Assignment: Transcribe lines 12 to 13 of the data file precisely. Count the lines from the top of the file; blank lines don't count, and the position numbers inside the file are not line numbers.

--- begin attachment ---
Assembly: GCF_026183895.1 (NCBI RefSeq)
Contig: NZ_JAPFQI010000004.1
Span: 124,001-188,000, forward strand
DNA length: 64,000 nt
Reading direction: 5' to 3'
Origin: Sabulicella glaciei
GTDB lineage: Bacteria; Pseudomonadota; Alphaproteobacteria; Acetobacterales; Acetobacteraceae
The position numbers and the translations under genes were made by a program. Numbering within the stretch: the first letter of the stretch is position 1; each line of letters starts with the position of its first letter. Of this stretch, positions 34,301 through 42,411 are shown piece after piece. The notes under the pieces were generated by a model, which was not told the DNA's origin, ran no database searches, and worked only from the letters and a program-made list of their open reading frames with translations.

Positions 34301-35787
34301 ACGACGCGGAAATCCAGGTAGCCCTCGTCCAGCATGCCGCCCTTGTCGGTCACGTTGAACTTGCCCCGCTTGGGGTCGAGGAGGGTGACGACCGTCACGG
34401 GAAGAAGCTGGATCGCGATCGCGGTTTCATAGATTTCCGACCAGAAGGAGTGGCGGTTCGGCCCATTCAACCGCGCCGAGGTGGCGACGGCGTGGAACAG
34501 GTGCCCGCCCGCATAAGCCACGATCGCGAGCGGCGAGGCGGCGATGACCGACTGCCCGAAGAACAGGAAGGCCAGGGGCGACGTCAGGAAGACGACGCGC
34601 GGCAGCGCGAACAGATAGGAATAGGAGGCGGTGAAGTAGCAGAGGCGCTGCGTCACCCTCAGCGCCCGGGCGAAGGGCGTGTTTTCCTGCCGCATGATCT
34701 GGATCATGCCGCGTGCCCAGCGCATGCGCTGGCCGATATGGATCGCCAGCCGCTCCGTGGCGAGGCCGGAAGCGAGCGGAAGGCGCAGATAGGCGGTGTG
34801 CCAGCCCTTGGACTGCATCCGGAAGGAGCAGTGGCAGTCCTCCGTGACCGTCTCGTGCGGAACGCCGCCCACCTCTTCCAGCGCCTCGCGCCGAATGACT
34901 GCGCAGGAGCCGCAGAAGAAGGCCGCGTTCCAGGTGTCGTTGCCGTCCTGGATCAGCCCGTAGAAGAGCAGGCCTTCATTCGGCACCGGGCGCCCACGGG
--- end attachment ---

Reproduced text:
34501 GTGCCCGCCCGCATAAGCCACGATCGCGAGCGGCGAGGCGGCGATGACCGACTGCCCGAAGAACAGGAAGGCCAGGGGCGACGTCAGGAAGACGACGCGC
34601 GGCAGCGCGAACAGATAGGAATAGGAGGCGGTGAAGTAGCAGAGGCGCTGCGTCACCCTCAGCGCCCGGGCGAAGGGCGTGTTTTCCTGCCGCATGATCT